The government insists it simply bailed out the TAB by handing over operations to an overseas gaming company. But the deal is short-sighted and potentially dangerous, writes Terry Leisman.
So what happened?
Racing Minister Kieran McAnulty has just approved a 25-year deal to transfer our own TAB NZ betting operations to British gaming giant Entain. This deal will bring Entain $900 million to our racing industry over the first five years. This is a significant cash infusion for the racing industry, but at the cost of privatizing our betting industry to make way for global organized gambling. This is a potentially seismic shift in gambling culture for our society, a price we may all be paying years from now.
What is Entain?
You may not have heard of Entain before the coverage of this new arrangement with TAB. Entain operates under various brands in various areas of gambling, from sports betting to online casinos. It’s best known for its Ladbrokes brand, which you’ve probably had the misfortune of seeing in advert after advert if you’ve immersed yourself in watching Australian or British sports.
Entain comes to us with a dismal record of compliance with regulatory obligations to mitigate harmful gambling activity. Just last year, the UK Gambling Commission ordered Entain pay a record fine £17 million for a huge list of breaches of Safe Gambling and Anti-Money Laundering laws. His license to operate in the UK was at risk as it was his second breach of the rules in three years.
What does the government get from the sale?
In exchange for the sale of the bookmaking operations to the TAB, which is a chartered entity, McAnulty agreed to an upfront payment from Entain of $150 million, with a further 50/50 split of the gross proceeds, which Entain guarantees will be no less. than $150 million over the first five years of the deal. Entain has offered an extra $100 million to sweeten the deal if the government passes legislation to ban New Zealand players from using other overseas online gambling operators.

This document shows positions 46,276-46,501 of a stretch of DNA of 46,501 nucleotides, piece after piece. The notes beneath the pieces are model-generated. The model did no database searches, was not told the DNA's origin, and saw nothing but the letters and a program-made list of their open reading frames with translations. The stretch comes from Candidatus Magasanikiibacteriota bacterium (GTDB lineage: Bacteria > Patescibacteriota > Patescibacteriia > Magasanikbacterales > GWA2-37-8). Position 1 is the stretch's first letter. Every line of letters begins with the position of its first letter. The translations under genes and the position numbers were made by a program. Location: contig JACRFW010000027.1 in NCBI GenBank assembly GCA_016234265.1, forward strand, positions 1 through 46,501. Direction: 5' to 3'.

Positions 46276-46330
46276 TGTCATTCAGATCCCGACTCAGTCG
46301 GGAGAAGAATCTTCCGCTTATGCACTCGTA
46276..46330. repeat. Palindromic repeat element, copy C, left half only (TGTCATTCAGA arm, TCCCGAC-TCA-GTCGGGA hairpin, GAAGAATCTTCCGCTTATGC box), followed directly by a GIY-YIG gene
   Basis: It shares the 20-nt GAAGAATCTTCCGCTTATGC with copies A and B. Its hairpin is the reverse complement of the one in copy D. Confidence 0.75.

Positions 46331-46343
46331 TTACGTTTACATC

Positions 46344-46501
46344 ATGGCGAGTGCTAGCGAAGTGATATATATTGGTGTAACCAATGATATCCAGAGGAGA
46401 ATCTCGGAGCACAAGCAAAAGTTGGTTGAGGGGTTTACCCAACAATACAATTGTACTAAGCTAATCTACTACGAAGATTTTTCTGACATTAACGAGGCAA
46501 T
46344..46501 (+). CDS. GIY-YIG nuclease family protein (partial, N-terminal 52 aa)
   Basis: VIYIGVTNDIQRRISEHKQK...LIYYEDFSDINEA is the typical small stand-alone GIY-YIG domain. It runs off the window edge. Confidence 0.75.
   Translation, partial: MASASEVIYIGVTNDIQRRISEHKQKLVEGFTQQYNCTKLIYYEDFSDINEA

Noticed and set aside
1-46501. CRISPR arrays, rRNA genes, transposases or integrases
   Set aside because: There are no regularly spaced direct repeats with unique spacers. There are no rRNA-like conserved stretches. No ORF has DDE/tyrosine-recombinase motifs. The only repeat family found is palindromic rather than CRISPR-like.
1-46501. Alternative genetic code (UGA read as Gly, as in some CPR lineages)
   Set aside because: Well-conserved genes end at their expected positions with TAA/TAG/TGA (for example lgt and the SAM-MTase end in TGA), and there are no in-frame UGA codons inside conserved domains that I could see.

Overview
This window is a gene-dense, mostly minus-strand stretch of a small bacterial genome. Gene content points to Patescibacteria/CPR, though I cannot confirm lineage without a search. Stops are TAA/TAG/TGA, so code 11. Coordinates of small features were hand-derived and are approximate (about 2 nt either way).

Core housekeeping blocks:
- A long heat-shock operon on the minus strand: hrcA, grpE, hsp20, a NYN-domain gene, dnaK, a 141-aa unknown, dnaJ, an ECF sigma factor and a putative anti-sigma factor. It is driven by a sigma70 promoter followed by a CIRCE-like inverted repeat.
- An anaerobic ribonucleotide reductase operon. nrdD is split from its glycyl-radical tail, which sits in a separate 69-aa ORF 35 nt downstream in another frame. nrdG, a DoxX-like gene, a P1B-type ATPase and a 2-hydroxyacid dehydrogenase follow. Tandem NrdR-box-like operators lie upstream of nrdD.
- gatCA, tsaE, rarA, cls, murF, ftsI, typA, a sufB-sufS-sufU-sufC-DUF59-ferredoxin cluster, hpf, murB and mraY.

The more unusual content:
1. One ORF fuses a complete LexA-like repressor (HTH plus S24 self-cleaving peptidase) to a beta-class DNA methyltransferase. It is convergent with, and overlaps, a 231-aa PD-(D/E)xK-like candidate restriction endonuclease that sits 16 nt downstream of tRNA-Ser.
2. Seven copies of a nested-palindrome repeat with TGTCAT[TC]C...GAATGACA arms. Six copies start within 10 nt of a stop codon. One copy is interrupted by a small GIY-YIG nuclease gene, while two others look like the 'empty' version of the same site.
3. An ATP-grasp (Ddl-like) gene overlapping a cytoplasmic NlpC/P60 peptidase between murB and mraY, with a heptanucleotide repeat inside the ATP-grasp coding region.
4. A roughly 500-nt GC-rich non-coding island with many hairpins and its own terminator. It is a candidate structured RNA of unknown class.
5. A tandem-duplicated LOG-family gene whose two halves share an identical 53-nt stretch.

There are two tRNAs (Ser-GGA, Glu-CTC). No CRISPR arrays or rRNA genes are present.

And is that… bad?
The harm from gambling cannot be underestimated. Gambling is still gambling whether you use our TAB or the many overseas gaming platforms. We cannot undo the harm done to individuals and families by gambling, but at least as long as the TAB remained a statutory business, it answered to our own government and not to the often confused morality of profit-driven shareholders. TAB profits and costs are now plowed back into our economy, supporting and growing social services and local businesses. The individual harm of gambling is balanced against the public good.
This balance is about to be disturbed. After Entain takes over betting operations, the approximately $350 million of net revenue that the TAB currently receives from its punters will now go to Entain to pay operating costs, with New Zealand getting its 50% of what’s left gross income. All good for the first five years with Entain’s $150 million guarantee, but what are we left with for the remaining 20 years of this deal? The hundreds of millions extracted from New Zealand players year after year – money no longer in our economy, but instead lining the pockets of Entain and their shareholders.
But I’ve read that it’s good?
McAnulty tells us that TAB would have gone out of business within the next three years had Entain not stepped in to take over the operation due to falling revenue as TAB was unable to remain competitive with overseas platforms. There is no doubt that TAB’s profit turnover has suffered due to Covid, as has many companies. But is TAB really not profitable enough to support itself without Entain? This report stands in stark contrast to the last one annual report from TAB, which boasts more customers than ever before – up to 250,000 under now former CEO Mike Todd. In fact, things were going pretty well in the second half of 2022, and TAB managed to post a net profit of $350 million for the year. It seemed that recovery was coming.